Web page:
Open Access

The TLR7/8 agonist R848 optimizes host and tumor immunity to improve therapeutic efficacy in murine lung cancer

  • Authors:
    • Jianchun Zhou
    • Yu Xu
    • Guansong Wang
    • Tonghua Mei
    • Hao Yang
    • Yuliang Liu
  • View Affiliations

  • Published online on: May 12, 2022
  • Article Number: 81
  • Copyright: © Zhou et al. This is an open access article distributed under the terms of Creative Commons Attribution License.

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Treatment with the Toll‑like receptor 7 (TLR7) agonist, resiquimod (R848), is effective in various types of cancer, such as breast, pancreatic and colorectal cancer. The reported antitumor effect of R848 in lung cancer is considered to be achieved by targeting macrophages. In the present study, it was demonstrated that TLR7 expression on various immune cell types initially rises, then declines in the late stage of lung cancer. Intraperitoneal injection of R848 resulted in a reduction in tumor burden and prolonged survival in both subcutaneous and metastatic lung cancer models in C57BL/6 mice. Initial treatment with R848 at an early stage was found to be the optimal choice. Systemic injection of R848 promoted the activation of innate and adaptive immune responses. Systemic administration of R848 upregulated TLR7 expression in dendritic cells (DCs) and enhanced the activation of DCs and natural killer (NK) cells. Moreover, this treatment also resulted in increased production of T helper cell‑associated cytokines in serum, including IFN‑γ, TNF‑α and IL‑2. In addition, continuous treatment with R848 increased the proportion of DCs, NK and CD8+ T cells, and reduced that of Foxp3+ regulatory T cells in the tumor microenvironment. These findings supported the use of R848 treatment for lung cancer via TLR7 targeting and provided insight into the underlying therapeutic mechanism.


According to a status report on the global burden of cancer, lung cancer is the most commonly diagnosed cancer, representing 11.6% of the total cases, and the leading cause of cancer-related death (1). With recent advances in the field of cancer immunotherapy, various highly effective therapies, particularly immune checkpoint inhibitors (ICIs) have been developed to enhance anti-tumor immunity, which have demonstrated a survival benefit for a subset of patients with lung cancer (2,3). However, despite observable clinical improvement, the majority of patients fail to respond to ICI therapy due to drug resistance, resulting both from tumor cell-intrinsic mechanisms and other factors relating to the tumor microenvironment (TME) (4,5). Thus, new immunotherapeutic approaches are urgently needed for patients with lung cancer.

Toll-like receptor (TLR) agonists are immune adjuvants used in antiviral and anti-bacterial treatment that can promote T helper (Th) 1 immune response (6,7). Among the 13 known TLRs, TLR7 and TLR8, are mainly expressed on the endosomal membranes (8) of cells of the innate immune system, including dendritic cells (DCs), macrophages and natural killer (NK) cells (9). Resiquimod (R848), an antiviral imidazoquinoline derivative, stimulates immune cells through TLR7 and/or TLR8 in a MyD88-dependent manner. Nevertheless, R848 selectively acts on TLR7 in mice (10,11) and has been demonstrated to induce Th1 immune responses following activation of antigen-presenting cells, leading to the production of numerous pro-inflammatory cytokines including IL-12 and IFN-γ. R848 exhibits a robust antitumor effect in several tumor models, such as dermatological malignancies, cutaneous T-cell lymphoma and breast cancer (12-14). Moreover, recent studies focusing on macrophages have highlighted the therapeutic efficacy of R848, either alone or in combination with other drugs, in lung cancer (15,16). However, the mechanism of R848's efficacy in lung cancer is not completely clear.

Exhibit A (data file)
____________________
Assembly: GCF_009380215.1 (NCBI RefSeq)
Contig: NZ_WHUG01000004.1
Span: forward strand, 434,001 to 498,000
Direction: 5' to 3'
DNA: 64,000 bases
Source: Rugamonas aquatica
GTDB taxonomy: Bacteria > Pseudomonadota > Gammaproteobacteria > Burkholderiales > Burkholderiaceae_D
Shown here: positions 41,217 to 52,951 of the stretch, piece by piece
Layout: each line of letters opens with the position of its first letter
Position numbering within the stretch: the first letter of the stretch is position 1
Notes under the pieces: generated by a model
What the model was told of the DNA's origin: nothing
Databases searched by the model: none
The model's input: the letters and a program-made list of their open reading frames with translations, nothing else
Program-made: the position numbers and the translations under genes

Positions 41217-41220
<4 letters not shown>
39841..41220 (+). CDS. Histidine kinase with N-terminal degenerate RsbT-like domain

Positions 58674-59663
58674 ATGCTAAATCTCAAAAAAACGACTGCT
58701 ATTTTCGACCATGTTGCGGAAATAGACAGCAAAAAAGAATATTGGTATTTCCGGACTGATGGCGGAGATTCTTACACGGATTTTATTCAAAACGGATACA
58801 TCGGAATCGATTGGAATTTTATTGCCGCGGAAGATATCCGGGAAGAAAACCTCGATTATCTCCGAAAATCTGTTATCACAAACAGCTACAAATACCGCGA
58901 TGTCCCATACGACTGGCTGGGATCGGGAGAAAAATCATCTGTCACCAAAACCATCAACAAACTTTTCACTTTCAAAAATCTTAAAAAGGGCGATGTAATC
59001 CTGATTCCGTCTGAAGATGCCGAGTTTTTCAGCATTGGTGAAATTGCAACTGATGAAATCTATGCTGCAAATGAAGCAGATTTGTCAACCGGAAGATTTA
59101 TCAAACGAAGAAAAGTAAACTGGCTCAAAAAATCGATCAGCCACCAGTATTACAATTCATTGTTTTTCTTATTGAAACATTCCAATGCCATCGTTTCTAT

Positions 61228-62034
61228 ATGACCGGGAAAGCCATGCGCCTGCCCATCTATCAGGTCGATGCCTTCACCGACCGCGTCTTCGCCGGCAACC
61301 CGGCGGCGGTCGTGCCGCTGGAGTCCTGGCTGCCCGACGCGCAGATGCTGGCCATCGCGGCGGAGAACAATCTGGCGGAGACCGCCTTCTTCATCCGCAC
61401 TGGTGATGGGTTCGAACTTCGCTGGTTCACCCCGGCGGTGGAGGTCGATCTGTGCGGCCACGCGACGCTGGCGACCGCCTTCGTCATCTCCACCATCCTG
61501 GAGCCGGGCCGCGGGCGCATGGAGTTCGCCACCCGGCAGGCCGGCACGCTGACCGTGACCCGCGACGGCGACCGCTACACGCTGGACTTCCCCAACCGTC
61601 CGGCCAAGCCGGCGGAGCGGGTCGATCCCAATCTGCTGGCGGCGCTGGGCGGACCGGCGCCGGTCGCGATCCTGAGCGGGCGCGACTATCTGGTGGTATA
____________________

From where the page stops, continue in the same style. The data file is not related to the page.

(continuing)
In the present study, it was initially confirmed that R848 targets TLR7 expression in the immune cells of lung tumor-bearing mice and the effects of the aforementioned compound in subcutaneous (s.c.) and metastatic models of lung cancer were evaluated. The volumes of the s.c. solid tumors, the survival of tumor-bearing mice and tumor metastasis were examined. Furthermore, the ability of R848 to stimulate host immunity in tumor-bearing mice was assessed. It was also determined whether R848 would alter the composition of immune cells in the TME. The present findings may provide insight into the future use of R848-based immunotherapy for lung cancer.

Materials and methods

Mice and cell lines

A total of 151, male, 6-8 weeks-old C57BL/6 mice (~20 g) were purchased from Beijing Tengxin Company and housed in individually ventilated cages. OT1 mice (stock no. 003831) and TLR7 knock-out mice (stock no. 008380) were purchased from the Jackson Laboratory Company and kept in a specific-pathogen-free animal facility (temperature, 22±2 degrees; 12-h light cycle; air changed 16 times/h; humidity, 55±10%) with free access to water and food. Mice were anesthetized by intraperitoneal (i.p.) injection with 1% pentobarbital sodium (50 mg/kg), then sacrificed by cervical dislocation. Death was confirmed by cessation of the heartbeat and breathing. The animal study was approved (approval no. 2022-152) by the ethics committee of The First Affiliated Hospital of Chongqing Medical University (Chongqing, China). The Lewis lung carcinoma (LLC) cell line was provided by Professor Haixia Long (Department of Oncology, Xinqiao Hospital, The Army Medical University), and maintained in Dulbecco's modified Eagle's medium (DMEM) supplemented with 10% FBS and 1% penicillin-streptomycin (all from Gibco; Thermo Fisher Scientific, Inc.) in a humidified incubator at 37°C with 5% CO2/95% air. The B16 F10 cell line was provided by Professor Haixia Long and was cultured in RPMI-1640 (Hyclone; Cytiva) supplemented with 10% FBS and 1% penicillin-streptomycin at 37°C.